According to the poll, 56 percent of New Yorkers support the right of same-sex couples to get married, while only 37 percent oppose same-sex marriage. That's a monumental gap, and a robust reminder to New York's state legislature that the time to act on marriage equality is now.
Freedom to Marry, the national organization working to achieve marriage equality throughout the United States, said that these new poll numbers should make it crystal clear to lawmakers in New York that there's no political risk whatsoever to supporting same-sex marriage. On the contrary, lawmakers who don't support marriage equality face alienating New York voters.
"Today’s poll is yet another confirmation that a strong majority of New Yorkers believe that loving and committed same-sex couples should share in the freedom to marry. New Yorkers, like all Americans, are looking at their gay neighbors, co-workers, and family members and realizing that they deserve the same fairness, the same treatment, and the same respect under the law as everyone else," said Evan Wolfson, Freedom to Marry's Executive Director. "The Assembly has passed a freedom to marry bill three times. Governor Cuomo has urged and promised action to end this exclusion. It is indeed time to act. Both chambers should swiftly send a marriage bill to the governor’s desk so that New York can move forward, as New Yorkers want and deserve."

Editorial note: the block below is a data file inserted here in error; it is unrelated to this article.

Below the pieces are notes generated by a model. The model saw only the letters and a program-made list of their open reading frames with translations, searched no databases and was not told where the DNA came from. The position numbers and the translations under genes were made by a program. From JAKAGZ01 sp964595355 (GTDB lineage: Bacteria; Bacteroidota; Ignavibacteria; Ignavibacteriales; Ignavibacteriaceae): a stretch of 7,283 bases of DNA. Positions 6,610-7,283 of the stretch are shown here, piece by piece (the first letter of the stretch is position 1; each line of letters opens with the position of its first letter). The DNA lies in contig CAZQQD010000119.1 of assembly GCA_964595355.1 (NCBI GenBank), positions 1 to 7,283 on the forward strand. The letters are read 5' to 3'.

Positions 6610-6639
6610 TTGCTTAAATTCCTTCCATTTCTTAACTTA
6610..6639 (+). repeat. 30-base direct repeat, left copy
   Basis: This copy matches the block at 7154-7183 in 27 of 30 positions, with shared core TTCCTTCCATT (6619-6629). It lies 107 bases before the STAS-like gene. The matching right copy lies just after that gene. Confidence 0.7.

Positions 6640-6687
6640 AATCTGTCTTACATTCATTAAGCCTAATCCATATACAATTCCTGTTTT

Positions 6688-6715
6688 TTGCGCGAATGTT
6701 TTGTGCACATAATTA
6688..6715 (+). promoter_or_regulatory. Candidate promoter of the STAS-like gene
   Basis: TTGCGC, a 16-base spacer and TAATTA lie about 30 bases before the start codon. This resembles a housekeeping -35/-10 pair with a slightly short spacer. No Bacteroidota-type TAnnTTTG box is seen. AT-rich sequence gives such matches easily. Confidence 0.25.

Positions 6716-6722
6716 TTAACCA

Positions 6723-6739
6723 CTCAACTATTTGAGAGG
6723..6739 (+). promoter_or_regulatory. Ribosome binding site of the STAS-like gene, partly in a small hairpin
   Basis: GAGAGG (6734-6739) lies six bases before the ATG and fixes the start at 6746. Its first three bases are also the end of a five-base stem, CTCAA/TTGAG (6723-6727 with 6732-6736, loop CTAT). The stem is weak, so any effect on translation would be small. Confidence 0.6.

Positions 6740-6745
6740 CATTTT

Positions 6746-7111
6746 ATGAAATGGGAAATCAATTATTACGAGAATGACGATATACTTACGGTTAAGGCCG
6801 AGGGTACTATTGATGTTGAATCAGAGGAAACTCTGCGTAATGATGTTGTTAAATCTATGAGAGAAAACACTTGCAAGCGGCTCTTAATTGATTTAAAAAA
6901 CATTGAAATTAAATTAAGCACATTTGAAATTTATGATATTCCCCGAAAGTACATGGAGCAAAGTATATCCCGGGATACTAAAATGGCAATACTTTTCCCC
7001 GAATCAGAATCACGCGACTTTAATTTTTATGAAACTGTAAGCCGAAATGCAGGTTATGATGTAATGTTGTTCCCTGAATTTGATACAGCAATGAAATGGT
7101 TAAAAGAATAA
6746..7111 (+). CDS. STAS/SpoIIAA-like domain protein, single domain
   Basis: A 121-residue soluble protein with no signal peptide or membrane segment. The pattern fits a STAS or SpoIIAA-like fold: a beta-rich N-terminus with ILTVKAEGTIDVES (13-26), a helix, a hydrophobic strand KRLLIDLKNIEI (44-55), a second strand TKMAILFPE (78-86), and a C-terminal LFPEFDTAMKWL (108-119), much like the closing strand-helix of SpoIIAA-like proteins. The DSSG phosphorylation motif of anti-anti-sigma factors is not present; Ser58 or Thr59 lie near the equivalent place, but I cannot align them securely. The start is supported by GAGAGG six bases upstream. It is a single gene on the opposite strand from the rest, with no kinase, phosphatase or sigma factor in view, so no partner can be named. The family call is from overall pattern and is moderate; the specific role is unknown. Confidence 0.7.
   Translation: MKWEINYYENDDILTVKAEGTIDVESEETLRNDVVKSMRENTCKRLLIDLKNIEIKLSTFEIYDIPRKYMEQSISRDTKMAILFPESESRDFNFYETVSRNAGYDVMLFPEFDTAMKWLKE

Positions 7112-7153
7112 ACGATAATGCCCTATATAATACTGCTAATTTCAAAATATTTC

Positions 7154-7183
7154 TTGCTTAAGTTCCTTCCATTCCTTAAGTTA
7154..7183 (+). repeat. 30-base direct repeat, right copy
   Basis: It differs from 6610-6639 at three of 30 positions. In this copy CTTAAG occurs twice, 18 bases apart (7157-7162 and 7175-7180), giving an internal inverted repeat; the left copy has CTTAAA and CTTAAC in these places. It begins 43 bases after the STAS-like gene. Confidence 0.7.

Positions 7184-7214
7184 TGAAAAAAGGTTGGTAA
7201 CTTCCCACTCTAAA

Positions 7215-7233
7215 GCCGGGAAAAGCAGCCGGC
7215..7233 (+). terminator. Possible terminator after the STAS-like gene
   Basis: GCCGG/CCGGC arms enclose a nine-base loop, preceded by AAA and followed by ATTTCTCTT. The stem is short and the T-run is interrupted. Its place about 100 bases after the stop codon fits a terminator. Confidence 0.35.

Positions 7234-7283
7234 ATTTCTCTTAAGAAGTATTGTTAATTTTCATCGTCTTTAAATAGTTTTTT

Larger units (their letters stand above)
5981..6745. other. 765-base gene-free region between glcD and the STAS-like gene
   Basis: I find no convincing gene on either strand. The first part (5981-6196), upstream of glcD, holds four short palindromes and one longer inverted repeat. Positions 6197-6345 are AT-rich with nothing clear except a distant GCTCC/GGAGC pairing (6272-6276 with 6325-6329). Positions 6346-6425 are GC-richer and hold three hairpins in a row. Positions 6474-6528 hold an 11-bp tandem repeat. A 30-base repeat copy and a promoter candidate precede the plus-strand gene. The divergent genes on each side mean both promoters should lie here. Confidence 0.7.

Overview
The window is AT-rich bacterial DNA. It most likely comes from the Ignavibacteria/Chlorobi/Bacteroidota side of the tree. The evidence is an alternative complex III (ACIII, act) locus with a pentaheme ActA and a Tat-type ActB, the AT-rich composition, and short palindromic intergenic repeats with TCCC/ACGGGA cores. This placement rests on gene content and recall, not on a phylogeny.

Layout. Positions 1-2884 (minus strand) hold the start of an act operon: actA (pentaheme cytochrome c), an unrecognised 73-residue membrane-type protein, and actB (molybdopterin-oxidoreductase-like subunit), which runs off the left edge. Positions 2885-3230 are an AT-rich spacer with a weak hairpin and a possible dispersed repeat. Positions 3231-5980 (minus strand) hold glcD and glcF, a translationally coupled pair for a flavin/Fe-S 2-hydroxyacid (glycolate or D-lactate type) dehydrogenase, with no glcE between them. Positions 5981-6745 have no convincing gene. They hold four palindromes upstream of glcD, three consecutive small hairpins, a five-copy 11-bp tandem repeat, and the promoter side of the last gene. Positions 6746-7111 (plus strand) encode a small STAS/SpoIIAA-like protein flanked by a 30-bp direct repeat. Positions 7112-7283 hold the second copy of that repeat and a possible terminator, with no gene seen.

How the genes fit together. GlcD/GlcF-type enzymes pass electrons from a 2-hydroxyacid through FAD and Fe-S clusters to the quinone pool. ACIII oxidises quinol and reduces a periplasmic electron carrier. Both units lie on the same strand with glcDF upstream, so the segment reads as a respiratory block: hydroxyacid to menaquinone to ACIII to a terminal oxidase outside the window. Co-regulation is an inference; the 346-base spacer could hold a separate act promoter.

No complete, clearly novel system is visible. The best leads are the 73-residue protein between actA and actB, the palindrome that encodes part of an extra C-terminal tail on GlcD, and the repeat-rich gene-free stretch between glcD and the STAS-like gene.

Meanwhile, the new poll numbers are also a perfect tie-in to the latest video from the Human Rights Campaign's "New Yorkers for Marriage Equality" initiative. So far we've seen Whoopi Goldberg, Julianne Moore, Michael Bloomberg, and a host of other celebrities and politicians lending their voices to this campaign. The newest voice? Robert F. Kennedy Jr., who says in the clip that America can't fully be a pinnacle of democracy until all discrimination is ended.
"This is the last vested institutionalized bigotry that's left in this country, and we need to get rid of it," Kennedy Jr. says in the clip (which you can watch below).
So what's it going to be, New York lawmakers? Another year of the Empire State stopping progress, or a year in which the walls of discrimination further crumble, with New York taking the lead?